Have fun with the poem by trying this...
Think about the strong images of miners walking home, and the moon over farm land, before finding out anything about the time and the place Margaret Walker is writing about. This is a sonnet- a poem of 14 lines, split into 8 (the octet) and 6 (the sestet) lines. What do you notice about the language in the sestet - where are the words of sadness used most? Each time you come across a word suggesting sadness, say it a little quieter than you did the last one, so that when you get to ‘bitter’ in the last line, your voice is barely audible, as if it is also being ‘washed away’. Do a little research into this poet to find out the time she is writing about and what tragedy that part of the world had seen, as shown in the poem.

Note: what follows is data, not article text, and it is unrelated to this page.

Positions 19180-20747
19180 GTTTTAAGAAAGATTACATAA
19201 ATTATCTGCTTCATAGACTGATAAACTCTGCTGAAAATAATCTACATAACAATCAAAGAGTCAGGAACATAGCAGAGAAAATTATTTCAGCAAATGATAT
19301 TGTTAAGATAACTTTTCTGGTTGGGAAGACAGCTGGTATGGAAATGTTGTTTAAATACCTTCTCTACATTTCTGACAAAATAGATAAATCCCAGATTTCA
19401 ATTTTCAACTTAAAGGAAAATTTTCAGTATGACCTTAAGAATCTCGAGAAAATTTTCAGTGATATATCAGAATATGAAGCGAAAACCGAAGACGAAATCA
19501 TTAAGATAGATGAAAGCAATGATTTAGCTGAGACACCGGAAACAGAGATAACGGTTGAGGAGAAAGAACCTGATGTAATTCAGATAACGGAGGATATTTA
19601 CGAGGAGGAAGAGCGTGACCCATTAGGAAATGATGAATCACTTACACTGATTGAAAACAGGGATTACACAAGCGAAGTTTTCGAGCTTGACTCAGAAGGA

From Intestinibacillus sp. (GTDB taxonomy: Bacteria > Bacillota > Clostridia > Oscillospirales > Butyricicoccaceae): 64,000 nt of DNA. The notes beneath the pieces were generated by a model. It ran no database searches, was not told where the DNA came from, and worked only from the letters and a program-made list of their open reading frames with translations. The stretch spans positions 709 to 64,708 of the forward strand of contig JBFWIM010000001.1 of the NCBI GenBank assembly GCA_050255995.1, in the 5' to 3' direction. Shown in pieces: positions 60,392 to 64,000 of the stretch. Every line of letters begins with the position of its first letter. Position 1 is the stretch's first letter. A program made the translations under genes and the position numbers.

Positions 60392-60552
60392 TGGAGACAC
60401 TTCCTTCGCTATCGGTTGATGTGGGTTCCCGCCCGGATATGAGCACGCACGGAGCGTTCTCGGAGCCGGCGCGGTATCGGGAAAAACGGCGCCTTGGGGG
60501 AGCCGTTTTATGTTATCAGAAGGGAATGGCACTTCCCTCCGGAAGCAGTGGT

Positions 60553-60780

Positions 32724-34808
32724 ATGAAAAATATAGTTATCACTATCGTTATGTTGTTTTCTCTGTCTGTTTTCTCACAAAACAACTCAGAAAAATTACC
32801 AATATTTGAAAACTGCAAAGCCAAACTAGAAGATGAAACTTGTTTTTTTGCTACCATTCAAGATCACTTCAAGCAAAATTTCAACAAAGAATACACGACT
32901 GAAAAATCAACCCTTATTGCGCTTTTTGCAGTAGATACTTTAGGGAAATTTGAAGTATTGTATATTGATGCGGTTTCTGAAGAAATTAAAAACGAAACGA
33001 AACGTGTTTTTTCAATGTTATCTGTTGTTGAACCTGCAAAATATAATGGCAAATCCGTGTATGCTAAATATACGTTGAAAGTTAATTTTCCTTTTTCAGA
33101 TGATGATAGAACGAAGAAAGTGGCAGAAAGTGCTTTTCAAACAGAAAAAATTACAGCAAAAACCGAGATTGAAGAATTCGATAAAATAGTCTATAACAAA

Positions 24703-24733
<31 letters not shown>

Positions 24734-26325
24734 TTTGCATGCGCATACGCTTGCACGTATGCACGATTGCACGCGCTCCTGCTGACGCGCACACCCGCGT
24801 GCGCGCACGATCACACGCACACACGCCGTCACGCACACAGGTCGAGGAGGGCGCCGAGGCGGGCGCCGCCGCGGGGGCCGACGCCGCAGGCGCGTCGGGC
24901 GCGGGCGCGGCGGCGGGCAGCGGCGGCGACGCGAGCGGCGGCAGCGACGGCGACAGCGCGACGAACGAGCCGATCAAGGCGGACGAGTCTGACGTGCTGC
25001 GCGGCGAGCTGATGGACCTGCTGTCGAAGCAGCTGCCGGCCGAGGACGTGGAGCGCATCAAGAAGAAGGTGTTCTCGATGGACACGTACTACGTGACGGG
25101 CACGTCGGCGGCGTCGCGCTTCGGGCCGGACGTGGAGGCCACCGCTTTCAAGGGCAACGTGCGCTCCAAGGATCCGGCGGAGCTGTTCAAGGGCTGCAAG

When I was a child I knew red miners
dressed raggedly and wearing carbide lamps.
I saw them come down red hills to their camps
dyed with red dust from old Ishkooda mines.
Night after night I met them on the roads,
or on the streets in town I caught their glance;
the swing of dinner buckets in their hands,
and grumbling undermining all their words.
I also lived in low cotton country
where moonlight hovered over ripe haystacks,
or stumps of trees, and croppers’ rotting shacks
with famine, terror, flood, and plague near by;
where sentiment and hatred still held sway
and only bitter land was washed away.